ESI offers a broad range of services for tourism and hospitality clients. Our team understands the unique challenges and opportunities of the travel industry and works with clients to develop customized solutions to help them better understand the market, explore business opportunities, navigate public policy, and articulate economic impact.
Over the years, ESI has worked with several clients that work to build and improve on the City of Brotherly Love’s tourism and hospitality industry. For this week’s Present Value post, I decided to take a look at some of these clients, and examine a few that are great destinations to explore! To learn more about our clients and where exactly they are located (not only in Philly, but around the US), check out our interactive map.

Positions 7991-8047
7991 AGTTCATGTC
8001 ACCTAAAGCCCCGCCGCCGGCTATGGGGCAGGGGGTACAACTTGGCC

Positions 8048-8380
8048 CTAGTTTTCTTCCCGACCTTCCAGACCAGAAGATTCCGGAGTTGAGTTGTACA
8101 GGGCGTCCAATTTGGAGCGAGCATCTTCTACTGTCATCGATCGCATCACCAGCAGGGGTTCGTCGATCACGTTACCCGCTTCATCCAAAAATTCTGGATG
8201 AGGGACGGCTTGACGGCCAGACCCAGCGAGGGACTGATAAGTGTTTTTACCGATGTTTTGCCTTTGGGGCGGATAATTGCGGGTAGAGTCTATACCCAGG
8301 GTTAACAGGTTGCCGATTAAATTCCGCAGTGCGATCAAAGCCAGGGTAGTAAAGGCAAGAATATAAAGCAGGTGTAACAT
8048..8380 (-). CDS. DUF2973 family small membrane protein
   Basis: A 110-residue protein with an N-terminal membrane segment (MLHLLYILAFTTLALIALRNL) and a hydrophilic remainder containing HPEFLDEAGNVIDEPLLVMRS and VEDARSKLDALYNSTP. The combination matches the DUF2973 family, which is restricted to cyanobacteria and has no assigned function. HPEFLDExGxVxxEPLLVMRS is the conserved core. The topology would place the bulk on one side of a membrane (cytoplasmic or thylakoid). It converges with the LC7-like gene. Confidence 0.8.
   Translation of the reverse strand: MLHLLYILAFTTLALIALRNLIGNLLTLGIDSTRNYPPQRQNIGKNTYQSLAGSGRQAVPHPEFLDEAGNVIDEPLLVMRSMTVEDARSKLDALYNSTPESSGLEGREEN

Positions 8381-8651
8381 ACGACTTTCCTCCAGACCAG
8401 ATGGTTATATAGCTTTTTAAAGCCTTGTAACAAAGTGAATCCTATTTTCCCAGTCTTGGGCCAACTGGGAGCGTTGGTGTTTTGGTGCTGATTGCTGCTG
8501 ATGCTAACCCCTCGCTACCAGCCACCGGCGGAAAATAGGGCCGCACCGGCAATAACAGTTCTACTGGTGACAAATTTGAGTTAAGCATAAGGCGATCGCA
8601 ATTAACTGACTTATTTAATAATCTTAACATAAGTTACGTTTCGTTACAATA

Delaware River Waterfront Corporation – The Delaware Riverfront Corporation (DRWC) designs, develops and manages the central Delaware River waterfront in Philadelphia. ESI has worked with DRWC on various projects, including analysis for Blue Cross RiverRink & Spruce Street Harbor Park. The goal of DRWC is to create destinations for recreational, cultural, and commercial activities for residents and visitors of Philadelphia. With quite a few places to visit, some of my favorites include Spruce Street Harbor Park, Festival Pier, and Race Street Pier. Their newest mixed-use public space, Cherry Street Pier, opens today! The Pier will be used as a market, workspace, venue, and park, all to be shared by residents and visitors. Check out DRWC’s website for a list of all the fun things happening along the Delaware.